Not many people are happy with themselves. We all want to be thinner or stronger, taller or shorter. We want to be happier, healthier, smarter — you name it. We have a myriad of things we’d like to change about ourselves.
The Christian life also includes a process of change — change away from our self-centeredness and toward God-centeredness. We call this process of change “sanctification.” The gospel of Jesus Christ makes this change possible, but even then, spiritual and moral growth don’t come easily for us. Especially when it comes to patterns of sin, we experience change only with difficulty. One of our most important questions is this: Where can I find the power for permanent change in my life? Pastor John addressed this question in one of his sermons, “The Life-Giving Voice of the Son of God,” back in 2009. Here’s a clip from the message.
And the Word became flesh and dwelt among us, and we have seen his glory, glory as of the only Son from the Father, full of grace and truth. (John bore witness about him, and cried out, “This was he of whom I said, ‘He who comes after me ranks before me, because he was before me.’”) For from his fullness we have all received, grace upon grace. (John 1:14–16)
The way I understand it, when God grants us the eyes to see Jesus for who he really is (that is, glorious), spiritual recognition comes into our souls. And along that beam of glory comes powerful grace, “grace upon grace.” That grace changes you in ways you didn’t even know you needed to be changed. God will work things in this room tonight that you can’t predict. He will work things designed for you by you hearing the word and seeing the glory of Christ. Paul said, “Beholding the glory of the Lord, [we] are being transformed into the same image from one degree of glory to another” (2 Corinthians 3:18). That is how people change. They see Jesus.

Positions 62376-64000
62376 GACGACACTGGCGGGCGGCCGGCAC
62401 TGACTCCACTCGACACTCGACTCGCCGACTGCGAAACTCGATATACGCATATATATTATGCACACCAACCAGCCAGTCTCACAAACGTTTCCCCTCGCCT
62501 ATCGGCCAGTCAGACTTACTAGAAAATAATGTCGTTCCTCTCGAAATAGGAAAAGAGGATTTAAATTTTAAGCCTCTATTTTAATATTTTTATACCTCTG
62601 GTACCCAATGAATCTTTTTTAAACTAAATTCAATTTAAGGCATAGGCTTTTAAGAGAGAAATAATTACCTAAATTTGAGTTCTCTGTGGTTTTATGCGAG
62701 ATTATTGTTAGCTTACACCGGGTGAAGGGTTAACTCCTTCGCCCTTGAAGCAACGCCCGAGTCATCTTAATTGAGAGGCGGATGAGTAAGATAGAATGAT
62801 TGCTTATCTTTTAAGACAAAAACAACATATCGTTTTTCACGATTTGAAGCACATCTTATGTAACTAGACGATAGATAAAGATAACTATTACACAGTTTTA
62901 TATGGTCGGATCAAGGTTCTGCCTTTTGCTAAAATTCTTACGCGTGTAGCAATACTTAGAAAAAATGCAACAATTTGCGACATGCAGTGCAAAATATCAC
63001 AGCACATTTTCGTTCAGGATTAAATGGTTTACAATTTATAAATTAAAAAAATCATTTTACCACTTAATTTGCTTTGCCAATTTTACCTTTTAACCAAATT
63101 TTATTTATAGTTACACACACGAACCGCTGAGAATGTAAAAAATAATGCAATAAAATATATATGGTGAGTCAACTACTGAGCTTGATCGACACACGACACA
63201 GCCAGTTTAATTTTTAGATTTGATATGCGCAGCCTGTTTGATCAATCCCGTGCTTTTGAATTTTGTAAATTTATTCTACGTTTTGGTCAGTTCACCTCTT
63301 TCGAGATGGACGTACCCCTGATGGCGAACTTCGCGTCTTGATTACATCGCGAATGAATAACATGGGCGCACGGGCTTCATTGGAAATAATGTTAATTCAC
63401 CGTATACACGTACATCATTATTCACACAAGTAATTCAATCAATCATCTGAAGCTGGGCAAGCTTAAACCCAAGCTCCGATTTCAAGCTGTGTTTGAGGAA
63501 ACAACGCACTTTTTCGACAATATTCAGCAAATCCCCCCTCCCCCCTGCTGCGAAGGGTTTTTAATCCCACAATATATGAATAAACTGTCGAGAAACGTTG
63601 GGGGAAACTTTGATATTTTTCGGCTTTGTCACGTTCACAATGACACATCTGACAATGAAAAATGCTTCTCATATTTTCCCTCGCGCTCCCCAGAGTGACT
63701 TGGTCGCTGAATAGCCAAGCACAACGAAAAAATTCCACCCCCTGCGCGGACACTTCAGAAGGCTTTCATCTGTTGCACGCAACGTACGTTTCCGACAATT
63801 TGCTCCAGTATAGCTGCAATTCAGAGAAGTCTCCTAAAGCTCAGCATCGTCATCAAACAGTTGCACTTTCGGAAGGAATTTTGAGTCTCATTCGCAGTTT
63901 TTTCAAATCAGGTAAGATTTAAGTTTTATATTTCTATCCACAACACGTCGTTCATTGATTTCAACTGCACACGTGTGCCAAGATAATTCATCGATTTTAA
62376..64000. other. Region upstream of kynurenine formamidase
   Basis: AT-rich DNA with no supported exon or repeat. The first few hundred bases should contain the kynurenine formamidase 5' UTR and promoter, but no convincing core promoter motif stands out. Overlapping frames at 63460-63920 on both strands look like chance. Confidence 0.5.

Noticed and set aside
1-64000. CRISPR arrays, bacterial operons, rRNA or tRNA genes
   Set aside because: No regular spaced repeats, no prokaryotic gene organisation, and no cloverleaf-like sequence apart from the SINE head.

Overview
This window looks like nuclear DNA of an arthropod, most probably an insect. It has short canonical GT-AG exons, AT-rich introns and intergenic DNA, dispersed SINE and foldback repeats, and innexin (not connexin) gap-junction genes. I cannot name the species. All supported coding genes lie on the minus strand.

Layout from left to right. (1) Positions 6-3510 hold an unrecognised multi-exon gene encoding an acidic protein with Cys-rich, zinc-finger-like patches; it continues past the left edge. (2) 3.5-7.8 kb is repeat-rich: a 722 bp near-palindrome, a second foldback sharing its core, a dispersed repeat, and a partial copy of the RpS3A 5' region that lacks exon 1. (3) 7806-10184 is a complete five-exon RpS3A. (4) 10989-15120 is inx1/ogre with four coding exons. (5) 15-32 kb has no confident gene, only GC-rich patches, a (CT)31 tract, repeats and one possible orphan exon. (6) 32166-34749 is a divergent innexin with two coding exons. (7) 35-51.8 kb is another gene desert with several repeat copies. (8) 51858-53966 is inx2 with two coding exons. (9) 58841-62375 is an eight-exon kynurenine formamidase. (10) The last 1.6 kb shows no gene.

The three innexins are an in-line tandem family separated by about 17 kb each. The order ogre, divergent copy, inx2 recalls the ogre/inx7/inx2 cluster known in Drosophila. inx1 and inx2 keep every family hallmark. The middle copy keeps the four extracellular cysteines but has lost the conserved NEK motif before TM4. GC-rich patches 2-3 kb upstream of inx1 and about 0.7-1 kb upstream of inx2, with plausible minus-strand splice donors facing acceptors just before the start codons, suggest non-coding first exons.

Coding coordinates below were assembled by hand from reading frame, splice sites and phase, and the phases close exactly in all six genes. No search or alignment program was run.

More Than Knowledge
In every sermon, I want to help people see Jesus. I want to unfold some new glimpse of the glory of Christ. I want to say it as clearly and faithfully to the text as I can. I want to call down the anointing of the Holy Spirit on myself and the opening of the Holy Spirit for you. I want the light to shine into your heart, so that grace upon grace flows down the beam of God’s glory into your heart, and the power of God’s grace changes you in ways you don’t even know you need to be changed. I want things to be awakened. I want you to walk with God like you never thought you could experience. I want you to relate to and lean on him, to enjoy him, to be satisfied in him, and to follow him. I want him to raise up all that in your hearts.
“The more you see Jesus, the more you savor him, know him, treasure him.”
I am talking about a kind of faith that is an experience. It is not just knowledge in your head. It is like eating bread and drinking water, like tasting honey. In this faith, the more you see of Christ as he really is in his word, by his Spirit, the more you taste him. The more you see Jesus, the more you savor him, know him, treasure him. These experiential dimensions of faith change you. As long as you are just thinking thoughts about him, you don’t change. But when you start tasting the glory of those thoughts, when satisfaction in Christ lands on you, changes happen.